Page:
Back to School
Story by Jana Adams Mitcham
Photos by Andrew Davis Tucker
Ag economics grad takes a leading role at new University Childcare Center
Furniture was shrouded in plastic, and construction crews swarmed around the former Navy School building as the opening day for the new University of Georgia University Childcare Center neared. Wes Zwirn was in the mix of things, meeting with architects, preparing for the upcoming state licensing date and answering questions right and left.
Pulling plastic wrap off a chair in the director's office, he settled down for a few minutes to talk about how he reached this point in his life.
"Two and a half years ago, I had no idea where we'd be," he said, leaning back in the chair. "We've worked really hard, and we've had a lot of luck."
After earning two degrees in agricultural economics (BS – Ag Economics, '00, MS – Ag Economics, '02) and working as a purchasing manager for Pennington Seed based in Madison, Ga., Zwirn was ready for business — the business of childcare.
The career path from ag economics to childcare seems a curious one, causing a sort of mental double take, but after seven years, Zwirn was ready to part ways with the agricultural aspect of business.
"We want parents to feel like we're anticipating their needs and providing great customer service."
— Wes Zwirn
Today, Zwirn, via Prodigies Child Care Management LLC, serves as the administrator and interim assistant director for the newly opened University Childcare Center (UCC) on UGA's new Health Sciences Campus. He handles the business and hospitality-type services, and director Nadia Perez is responsible for the center's educational administration.
"I have a knack for business and people and can hold my own when it comes to childcare, but Nadia is the real expert," he said. "We want parents to feel like we're anticipating their needs and providing great customer service."
Ultimately, they're committed to helping young children develop a love of learning and curiosity about the world.
Ag Economics Translates into Small Business
Whenever Zwirn visited his grandparents, there was corn as far as he could see. They lived in Iowa, where both his parents grew up, and "there was just corn everywhere," he said.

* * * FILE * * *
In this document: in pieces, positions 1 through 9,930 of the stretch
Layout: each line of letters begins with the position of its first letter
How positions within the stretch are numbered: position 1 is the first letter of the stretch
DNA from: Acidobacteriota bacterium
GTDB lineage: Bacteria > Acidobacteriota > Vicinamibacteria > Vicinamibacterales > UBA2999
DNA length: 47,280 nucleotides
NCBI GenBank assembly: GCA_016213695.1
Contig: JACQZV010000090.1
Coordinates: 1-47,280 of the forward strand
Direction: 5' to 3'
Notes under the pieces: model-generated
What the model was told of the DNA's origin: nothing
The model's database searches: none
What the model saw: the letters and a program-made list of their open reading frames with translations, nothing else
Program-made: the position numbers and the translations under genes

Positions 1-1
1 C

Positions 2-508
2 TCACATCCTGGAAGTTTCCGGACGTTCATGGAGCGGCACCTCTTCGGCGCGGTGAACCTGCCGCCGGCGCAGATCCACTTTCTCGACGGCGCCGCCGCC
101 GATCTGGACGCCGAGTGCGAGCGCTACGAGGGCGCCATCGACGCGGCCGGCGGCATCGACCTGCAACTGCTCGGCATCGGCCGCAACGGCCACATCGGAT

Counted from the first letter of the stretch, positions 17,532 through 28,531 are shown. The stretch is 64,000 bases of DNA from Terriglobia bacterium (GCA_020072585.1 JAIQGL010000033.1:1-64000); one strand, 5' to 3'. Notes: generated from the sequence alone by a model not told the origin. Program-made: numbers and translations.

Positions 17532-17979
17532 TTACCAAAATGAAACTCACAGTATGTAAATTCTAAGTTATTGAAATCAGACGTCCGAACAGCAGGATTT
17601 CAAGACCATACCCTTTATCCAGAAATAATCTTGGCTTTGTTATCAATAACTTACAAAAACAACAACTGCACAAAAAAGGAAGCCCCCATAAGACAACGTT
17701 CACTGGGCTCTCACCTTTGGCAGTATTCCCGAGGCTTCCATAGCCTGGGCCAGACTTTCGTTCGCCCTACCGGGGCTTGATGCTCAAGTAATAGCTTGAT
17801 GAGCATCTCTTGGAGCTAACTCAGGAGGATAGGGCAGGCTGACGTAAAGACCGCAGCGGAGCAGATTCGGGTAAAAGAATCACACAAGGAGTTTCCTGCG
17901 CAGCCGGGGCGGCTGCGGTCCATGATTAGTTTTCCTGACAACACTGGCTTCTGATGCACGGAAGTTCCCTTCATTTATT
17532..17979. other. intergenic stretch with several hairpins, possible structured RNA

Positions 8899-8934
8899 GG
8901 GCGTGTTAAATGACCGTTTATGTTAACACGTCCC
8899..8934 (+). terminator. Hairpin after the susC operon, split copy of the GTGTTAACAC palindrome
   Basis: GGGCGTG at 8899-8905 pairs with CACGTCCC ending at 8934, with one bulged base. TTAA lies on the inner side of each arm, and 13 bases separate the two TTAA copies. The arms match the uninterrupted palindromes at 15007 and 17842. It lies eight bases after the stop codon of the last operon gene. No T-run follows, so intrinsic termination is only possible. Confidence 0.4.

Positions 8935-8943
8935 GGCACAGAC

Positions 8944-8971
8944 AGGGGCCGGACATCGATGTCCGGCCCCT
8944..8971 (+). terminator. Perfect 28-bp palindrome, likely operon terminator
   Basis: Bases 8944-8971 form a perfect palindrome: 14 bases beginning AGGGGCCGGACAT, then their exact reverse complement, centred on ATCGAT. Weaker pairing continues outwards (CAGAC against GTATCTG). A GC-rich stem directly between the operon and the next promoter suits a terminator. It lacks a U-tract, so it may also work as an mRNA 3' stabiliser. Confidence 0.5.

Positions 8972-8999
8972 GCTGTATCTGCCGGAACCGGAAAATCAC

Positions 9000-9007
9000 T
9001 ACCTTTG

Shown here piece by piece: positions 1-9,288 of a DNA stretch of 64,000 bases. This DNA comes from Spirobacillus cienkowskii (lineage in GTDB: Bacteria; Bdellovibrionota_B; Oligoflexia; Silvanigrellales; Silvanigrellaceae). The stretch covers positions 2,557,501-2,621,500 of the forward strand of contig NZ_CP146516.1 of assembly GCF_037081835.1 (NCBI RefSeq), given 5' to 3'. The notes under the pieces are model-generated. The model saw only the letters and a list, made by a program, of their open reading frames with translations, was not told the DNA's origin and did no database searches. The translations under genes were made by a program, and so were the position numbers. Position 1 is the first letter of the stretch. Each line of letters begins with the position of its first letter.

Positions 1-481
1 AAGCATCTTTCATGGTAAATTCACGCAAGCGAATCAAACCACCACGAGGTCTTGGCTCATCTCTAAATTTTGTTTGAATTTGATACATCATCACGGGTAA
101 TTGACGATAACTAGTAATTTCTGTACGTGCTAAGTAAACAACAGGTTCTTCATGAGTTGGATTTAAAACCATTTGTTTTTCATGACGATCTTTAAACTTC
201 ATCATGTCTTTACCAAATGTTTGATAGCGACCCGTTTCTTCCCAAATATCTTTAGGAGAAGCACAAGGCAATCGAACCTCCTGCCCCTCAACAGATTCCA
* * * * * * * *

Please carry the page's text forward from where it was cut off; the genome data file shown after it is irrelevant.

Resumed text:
Although he grew up in Lilburn, Ga. (not exactly an agricultural hub), his family's roots in a farming community and his own interest in economics led Zwirn down the path of agricultural economics.
"I knew that agriculture and economics interested me," he said. "In ag economics I saw them paired together. I don't regret it for a second. I learned a whole lot."
Zwirn said he took valuable lessons away from his years at both CAES and Pennington Seed.
"In ag economics classes, they are teaching business principles on a broad scale," Zwirn said. "Now I have to report to UGA on the center's break-even point, and that's a concept we talked about daily in class. The economics aspect was great for me. You can apply that to whatever product, whether it's agriculture or people."
The experience he gained at Pennington Seed taught him a lot about the practical side of business, Zwirn said. "It was an agricultural company, but I was looking at things like profit and loss statements," he said. Several years into the job, Zwirn realized he wanted something different.
"The part I grew to miss was dealing with people," he admitted. "My dad's in hospitality and I grew up with that."
James Epperson, a CAES agricultural economics professor, recalled that trait in Zwirn.
|Zwirn might be an administrator, but he often spends more time away from his desk than behind it. Between updating the UCC's website, answering the phone and greeting families, he also helps keep the center running smoothly by cooking, washing dishes, planning the weekly menu, shopping for groceries, mopping and sweeping, taking out the trash and even cleaning windows.|
"He had a lot of people skills and was very likable," Epperson said.
And while he was surprised by Zwirn’s transition from agriculture to childcare, he agrees, "running a business is running a business."
He also noted that as a student Zwirn had been "somewhat bold." For example, Zwirn decided to attend the University of Wyoming for a semester — not something most students would do.
That bold streak continued, and a couple of years ago Zwirn and his wife talked it over and decided to start their own business. Childcare was a field neither of them knew much about at the time.
"We always heard that Athens needs quality childcare," Zwirn said.